Ryan Andresen, 17, spent 10 years as a Boy Scout fulfilling every requirement necessary to attain Eagle Scout status, the most prestigious award available within the organization. But he was denied the honor after he came out as gay, denied because his sexuality does "not live up to" the principle of "duty to God" held within the Boy Scouts of America.
Troop 212 in Moraga made the decision that Andresen was "no longer eligible for membership in Scouting" after they learned the was gay, after the 17 year old had completed every task needed to become an Eagle. His outing came as he completed on of his tasks, building a tolerance wall in his high-school to prevent against bullying.
His mother, Karen, spoke to NBC News saying,
Ryan entered Scouts when he was six years old and in no way knew what he was.
Speaking to ABC News, a spokesman for the Boy Scouts of America, Deron Smith said,
This scout proactively notified his unit leadership and Eagle Scout counselor that he does not agree to scouting's principle of 'Duty to God' and does not meet scouting's membership standard on sexual orientation. Agreeing to do one's 'Duty to God' is a part of the scout Oath and Law and a requirement of achieving the Eagle Scout rank.
A Scout since he was six years old, Andresen is an honor student who hopes to attend the University of San Francisco. "He just liked the outdoors and hiking", said his mother.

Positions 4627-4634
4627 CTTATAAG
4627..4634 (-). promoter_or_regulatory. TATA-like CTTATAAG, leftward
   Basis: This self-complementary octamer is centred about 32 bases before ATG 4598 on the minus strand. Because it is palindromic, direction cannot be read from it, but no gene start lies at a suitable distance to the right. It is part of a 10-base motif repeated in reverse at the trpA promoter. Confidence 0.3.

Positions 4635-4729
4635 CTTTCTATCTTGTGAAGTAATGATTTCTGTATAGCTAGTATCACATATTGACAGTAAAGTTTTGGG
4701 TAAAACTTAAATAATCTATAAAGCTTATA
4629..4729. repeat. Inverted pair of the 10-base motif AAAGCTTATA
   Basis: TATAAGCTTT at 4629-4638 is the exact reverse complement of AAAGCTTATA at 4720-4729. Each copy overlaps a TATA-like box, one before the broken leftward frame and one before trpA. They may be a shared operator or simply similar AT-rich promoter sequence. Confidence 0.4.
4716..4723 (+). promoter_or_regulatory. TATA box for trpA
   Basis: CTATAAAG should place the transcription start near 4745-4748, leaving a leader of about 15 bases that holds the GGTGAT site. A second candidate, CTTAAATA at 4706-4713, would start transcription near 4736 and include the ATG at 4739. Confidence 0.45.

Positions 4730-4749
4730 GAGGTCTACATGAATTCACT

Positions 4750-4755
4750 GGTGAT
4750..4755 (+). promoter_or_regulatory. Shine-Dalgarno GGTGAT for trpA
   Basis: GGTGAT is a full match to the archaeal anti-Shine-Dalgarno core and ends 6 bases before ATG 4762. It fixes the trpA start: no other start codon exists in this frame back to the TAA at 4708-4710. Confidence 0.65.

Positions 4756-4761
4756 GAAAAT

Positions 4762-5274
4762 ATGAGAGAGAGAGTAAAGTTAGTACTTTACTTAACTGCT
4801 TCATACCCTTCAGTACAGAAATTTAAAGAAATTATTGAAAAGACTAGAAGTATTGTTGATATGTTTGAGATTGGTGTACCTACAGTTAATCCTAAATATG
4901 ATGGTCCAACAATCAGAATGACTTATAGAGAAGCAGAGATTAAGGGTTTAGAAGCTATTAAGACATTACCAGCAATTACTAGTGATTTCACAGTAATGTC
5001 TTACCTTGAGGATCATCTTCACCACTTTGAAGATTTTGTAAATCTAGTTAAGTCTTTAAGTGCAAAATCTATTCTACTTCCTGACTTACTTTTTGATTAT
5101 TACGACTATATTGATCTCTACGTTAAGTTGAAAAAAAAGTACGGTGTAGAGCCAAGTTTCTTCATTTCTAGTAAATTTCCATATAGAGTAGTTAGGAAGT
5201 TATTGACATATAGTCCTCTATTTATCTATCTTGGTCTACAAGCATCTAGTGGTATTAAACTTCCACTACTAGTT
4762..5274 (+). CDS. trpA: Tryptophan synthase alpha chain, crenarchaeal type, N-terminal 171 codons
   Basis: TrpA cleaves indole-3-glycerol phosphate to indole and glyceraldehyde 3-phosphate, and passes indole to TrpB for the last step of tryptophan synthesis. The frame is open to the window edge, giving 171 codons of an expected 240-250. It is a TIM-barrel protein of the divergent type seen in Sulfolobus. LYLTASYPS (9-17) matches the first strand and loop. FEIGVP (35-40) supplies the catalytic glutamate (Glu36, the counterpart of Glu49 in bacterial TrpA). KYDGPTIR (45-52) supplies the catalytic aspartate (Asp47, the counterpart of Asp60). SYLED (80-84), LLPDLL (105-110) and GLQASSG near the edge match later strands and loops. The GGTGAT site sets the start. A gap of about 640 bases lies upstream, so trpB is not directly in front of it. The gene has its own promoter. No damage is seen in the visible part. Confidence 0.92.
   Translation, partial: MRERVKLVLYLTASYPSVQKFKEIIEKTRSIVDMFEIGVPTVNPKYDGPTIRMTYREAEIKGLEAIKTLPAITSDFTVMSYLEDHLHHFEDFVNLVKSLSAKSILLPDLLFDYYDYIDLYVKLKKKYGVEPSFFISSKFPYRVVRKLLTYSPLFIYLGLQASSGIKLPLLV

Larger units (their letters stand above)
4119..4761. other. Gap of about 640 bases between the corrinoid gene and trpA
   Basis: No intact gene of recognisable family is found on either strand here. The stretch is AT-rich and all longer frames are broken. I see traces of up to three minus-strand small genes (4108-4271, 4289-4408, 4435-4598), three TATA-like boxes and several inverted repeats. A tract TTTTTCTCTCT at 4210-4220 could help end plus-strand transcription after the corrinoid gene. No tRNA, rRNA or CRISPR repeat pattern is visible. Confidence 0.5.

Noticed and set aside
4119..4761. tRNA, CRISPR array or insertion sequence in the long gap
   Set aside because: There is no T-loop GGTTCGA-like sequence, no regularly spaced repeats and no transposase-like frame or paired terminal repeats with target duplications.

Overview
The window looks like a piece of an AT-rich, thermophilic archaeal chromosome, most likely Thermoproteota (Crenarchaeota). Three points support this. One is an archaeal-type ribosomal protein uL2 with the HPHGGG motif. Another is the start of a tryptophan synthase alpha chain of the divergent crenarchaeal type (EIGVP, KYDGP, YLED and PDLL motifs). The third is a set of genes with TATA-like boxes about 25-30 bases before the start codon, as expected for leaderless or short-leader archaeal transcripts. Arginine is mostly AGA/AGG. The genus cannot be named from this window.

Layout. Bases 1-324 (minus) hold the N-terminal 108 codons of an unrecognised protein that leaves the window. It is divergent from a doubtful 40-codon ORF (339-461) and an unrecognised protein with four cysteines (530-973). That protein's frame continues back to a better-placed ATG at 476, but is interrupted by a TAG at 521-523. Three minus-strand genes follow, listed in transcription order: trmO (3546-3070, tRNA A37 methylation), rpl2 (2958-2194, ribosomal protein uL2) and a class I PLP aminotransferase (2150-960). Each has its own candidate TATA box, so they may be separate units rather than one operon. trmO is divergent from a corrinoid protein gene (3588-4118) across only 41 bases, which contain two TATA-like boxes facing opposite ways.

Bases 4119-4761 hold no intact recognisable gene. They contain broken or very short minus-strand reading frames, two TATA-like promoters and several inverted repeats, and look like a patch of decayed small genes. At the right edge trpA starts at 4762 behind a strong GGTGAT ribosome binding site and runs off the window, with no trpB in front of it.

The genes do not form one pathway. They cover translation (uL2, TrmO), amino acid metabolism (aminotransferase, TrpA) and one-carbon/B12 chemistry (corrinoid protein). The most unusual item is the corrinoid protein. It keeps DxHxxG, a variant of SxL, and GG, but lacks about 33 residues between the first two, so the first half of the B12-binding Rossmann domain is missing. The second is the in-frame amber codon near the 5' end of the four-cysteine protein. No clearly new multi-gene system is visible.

This week, the leader of Andresen's troop, Rainer Del Valle, refused to sign off on Ryan's final project, despite originally stating his intention to do so. Andresen had originally left the Scouts after bullying, but was encouraged to rejoin by Del Valle, and to use his experience in building his tolerance wall.
He was in love with my project," said Ryan, even after he had told the troop about his sexual orientation.
He was he was leading me on the whole time," said Ryan, who said he thought his scoutmaster had succumbed to pressure from older leaders in the troop.
He still hasn't had the courage to tell me himself. I am sad and confused over the whole thing," he said. "He told my Dad to tell me. I haven't heard from him since.
The Boy Scouts of America have been dogged with sex scandals for the past few years, having openly banned homosexuals from becoming leaders. As it is a private organization it's ban on men regarding sexuality is not subject to civil right law. The Scouts are among the largest youth organizations in America with around 2.7 million members, and one million adult volunteers.
AT&T CEO Randall Stephenson, an executive on the board of the Scouts, takes over as president of the group in 2014, he has vowed to end the ban on homosexuals in the movement.
Andresen has maintained that the problem is within the national leadership of the party.
An online petition against the decision has already gained 182,000 signatures including an Eagle Scout recipient who offered to send his award to Andresen.